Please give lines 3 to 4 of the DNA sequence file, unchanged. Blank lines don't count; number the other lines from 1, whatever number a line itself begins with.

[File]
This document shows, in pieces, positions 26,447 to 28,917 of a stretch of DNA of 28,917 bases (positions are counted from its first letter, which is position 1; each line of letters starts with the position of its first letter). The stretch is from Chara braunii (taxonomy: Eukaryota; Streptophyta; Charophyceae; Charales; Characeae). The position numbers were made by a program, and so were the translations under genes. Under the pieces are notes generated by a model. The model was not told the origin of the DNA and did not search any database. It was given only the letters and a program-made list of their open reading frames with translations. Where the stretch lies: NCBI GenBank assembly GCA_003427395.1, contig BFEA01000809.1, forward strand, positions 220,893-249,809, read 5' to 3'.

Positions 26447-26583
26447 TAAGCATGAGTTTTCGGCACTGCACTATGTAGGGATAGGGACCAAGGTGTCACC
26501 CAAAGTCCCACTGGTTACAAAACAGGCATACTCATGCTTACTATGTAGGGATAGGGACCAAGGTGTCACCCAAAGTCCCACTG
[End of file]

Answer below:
26447 TAAGCATGAGTTTTCGGCACTGCACTATGTAGGGATAGGGACCAAGGTGTCACC
26501 CAAAGTCCCACTGGTTACAAAACAGGCATACTCATGCTTACTATGTAGGGATAGGGACCAAGGTGTCACCCAAAGTCCCACTG